Some situations that end up being pivotal in our lives begin in ways that don’t initially seem important at all.
True, there are some stories that shift dramatically at evident turning points – a winning lottery ticket found crumpled on the sidewalk, a phone call in the dead of night, worry flashing across a doctor’s face as she looks over your test results, etc. A moment, people say, that they’ll remember forever as the moment their life changed.
This is not one of those stories; the moments that changed my life were not big, obvious moments – at least not at first.
Had I been presented all at once with the idea that slow-formed as the days dragged through June and July 2010, I might have lost my mind a lot sooner, or – alternately – resolutely clung to my ideas about what was what, what was real. I’d have dug in my heels and rolled my eyes at the idea, an idea that would surely have seemed dismissable, absurd – crazy!!! – had it been suddenly plunked down into the middle of a usual day.
I probably would have simply gone about my business, staring straight ahead and keeping my mind on the list of things to do, places to go and people to see, people to be.
If I had immediately known that what I saw would, in only a matter of months, create an enormous rift between me and the rest of the world, pulling the threads that held my reality together and supplanting the experiences of simple, everyday life with outlandish, urgent visions of a world that other people seemed unable to see, I would have had to think long and hard about even briefly entertaining the idea as it emerged.
Nobody could have told me that studying cloudforms would – ultimately – result in me sitting in the back seat of a police cruiser with my hands cuffed behind my back. I probably would have never looked up, had I known.
If you click here or on the image above you will be transported to a lengthy scrap of what I was thinking about 01/01/2010, and – from there – you can see what else was going on in 2010, a year that included numerous events that reconfigured my life as I knew it, up to and including the sadness, frustration, and shame of losing legal custody of my children due to concerns about my mental health and my ability to make good decisions.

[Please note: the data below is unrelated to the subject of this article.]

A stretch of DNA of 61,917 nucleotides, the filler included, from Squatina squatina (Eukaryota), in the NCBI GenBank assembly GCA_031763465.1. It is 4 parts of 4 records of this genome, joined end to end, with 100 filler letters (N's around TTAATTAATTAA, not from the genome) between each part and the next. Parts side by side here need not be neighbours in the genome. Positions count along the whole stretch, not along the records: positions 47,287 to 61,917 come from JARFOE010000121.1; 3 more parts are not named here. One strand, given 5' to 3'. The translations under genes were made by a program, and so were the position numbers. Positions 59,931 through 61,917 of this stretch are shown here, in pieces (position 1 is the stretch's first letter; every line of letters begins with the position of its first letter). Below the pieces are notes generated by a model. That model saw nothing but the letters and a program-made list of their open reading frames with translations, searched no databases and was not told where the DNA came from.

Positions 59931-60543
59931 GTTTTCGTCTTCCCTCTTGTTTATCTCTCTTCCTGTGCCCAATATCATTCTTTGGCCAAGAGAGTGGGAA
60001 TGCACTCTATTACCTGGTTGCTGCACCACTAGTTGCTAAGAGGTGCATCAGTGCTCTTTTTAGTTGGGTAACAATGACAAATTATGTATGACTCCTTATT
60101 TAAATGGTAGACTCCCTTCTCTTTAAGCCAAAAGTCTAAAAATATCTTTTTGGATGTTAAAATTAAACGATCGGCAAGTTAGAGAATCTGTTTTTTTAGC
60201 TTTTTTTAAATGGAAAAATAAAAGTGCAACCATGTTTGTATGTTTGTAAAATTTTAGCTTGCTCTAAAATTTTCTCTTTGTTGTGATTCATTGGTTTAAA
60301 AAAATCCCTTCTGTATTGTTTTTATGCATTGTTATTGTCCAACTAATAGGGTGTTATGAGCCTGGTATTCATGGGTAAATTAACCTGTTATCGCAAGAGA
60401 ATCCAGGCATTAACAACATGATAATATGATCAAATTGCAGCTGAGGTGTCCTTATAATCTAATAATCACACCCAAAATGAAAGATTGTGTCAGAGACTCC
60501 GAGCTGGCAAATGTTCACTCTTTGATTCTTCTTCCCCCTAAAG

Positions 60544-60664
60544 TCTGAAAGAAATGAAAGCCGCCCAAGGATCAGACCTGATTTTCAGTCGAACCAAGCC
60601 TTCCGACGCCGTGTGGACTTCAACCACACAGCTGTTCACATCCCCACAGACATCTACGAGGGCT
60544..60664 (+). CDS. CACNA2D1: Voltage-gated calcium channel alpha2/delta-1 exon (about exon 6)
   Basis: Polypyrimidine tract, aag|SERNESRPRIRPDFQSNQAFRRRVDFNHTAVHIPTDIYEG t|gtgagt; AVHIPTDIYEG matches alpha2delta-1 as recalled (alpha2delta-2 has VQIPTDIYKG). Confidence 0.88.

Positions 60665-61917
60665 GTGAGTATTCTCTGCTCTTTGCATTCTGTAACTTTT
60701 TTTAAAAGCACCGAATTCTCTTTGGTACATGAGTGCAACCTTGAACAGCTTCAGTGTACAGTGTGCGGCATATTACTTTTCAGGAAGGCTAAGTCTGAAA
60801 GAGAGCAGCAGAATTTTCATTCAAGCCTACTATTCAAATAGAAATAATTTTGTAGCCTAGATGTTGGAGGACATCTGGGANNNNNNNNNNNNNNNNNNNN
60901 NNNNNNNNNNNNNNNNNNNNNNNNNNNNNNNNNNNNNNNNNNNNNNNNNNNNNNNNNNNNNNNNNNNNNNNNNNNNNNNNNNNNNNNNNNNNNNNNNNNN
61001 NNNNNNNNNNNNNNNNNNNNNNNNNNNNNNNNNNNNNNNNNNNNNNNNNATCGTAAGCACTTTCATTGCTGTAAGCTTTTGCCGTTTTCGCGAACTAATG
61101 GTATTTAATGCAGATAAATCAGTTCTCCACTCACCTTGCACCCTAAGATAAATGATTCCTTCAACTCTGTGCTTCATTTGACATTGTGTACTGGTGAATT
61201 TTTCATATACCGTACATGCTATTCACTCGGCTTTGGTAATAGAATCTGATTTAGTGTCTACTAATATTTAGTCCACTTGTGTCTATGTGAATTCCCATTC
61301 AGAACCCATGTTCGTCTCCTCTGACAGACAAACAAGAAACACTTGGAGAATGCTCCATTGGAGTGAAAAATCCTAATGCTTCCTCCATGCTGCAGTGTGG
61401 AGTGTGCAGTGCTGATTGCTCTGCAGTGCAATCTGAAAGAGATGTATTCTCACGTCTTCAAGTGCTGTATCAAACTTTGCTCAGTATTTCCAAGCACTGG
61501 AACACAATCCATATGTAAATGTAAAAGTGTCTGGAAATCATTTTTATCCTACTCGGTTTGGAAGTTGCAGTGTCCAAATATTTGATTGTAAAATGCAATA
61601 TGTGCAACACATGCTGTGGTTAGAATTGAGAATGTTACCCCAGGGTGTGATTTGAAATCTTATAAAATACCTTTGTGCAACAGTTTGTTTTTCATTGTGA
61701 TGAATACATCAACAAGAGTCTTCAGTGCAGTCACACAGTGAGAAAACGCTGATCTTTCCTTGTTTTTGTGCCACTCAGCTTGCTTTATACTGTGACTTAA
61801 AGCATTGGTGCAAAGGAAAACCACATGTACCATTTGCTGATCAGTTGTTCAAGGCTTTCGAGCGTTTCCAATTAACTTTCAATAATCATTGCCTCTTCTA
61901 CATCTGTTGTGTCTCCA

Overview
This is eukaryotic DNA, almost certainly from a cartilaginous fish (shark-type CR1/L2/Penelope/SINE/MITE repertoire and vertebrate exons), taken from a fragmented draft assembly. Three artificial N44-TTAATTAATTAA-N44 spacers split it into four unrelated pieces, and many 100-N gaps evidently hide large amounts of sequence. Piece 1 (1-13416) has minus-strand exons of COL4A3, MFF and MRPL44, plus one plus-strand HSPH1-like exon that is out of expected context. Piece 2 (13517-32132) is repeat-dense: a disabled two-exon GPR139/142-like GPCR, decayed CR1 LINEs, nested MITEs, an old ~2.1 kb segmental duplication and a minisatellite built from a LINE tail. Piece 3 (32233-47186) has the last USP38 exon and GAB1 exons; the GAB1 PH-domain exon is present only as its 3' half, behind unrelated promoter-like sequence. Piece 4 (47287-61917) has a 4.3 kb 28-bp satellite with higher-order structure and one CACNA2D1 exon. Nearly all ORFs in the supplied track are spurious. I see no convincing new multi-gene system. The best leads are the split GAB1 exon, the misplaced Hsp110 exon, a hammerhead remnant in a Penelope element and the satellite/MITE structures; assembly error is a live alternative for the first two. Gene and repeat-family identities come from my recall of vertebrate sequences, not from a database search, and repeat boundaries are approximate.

Cloud-watching and fumbling around with different ways of thinking about the world, different ways of seeing the world, created huge (and probably avoidable) upheavals.
While I regret that my children had to endure a single moment of not being sure what was going on with their mom, not knowing if I was okay and if – by extension – if they were okay, if their little home-world was okay, I am still immeasurably grateful to have had the experience of genuinely believing – with a clarity that was more certain than any clarity I had ever felt, a clarity like truth – that I was witnessing some force like God drawing pictures in the clouds, trying to tell me something about how deeply, anciently alive and beautifully interconnected everything truly is.
In that way, I suppose my life did change in a moment, a moment that an external observer may have seen as a woman alone in her yard, aiming a camera at the sky and crying like she’d never cried before.
However, as much as I believed, I also couldn’t entirely believe. I didn’t know what I would be believing in if I did believe. I cried as much for not believing as I did for believing, for wanting to believe and finding myself again and again as the skeptical jerk who needed a stupid scientific explanation for awe-spurring wonders and mysteries.
Why can’t I just accept that it’s beautiful and that it’s a mystery and go about my life?
Why do I need to know how it works, how its possible, why I see what I see?
This is not a story of a person’s finding their way to God through spending contemplative time in nature, or anything like that.
This is the story of a naive and ignorant demi-genius with a mental health diagnosis who has a pretty solid track record of fucking up her life and letting people down despite trying very hard to do the ‘right’ thing and to be a decent human being, who – when in the midst of her life falling apart in new and unprecedented ways involving a not-great marriage, upset children, a dead dog and a lost job – happened to be spending a lot of time looking at the sky with her heart breaking all over the place.
She noticed something, and became curious, began to pay attention and wonder about the workings of things.
This is a story about questions, and about the circuitous path toward answers that may not even exist.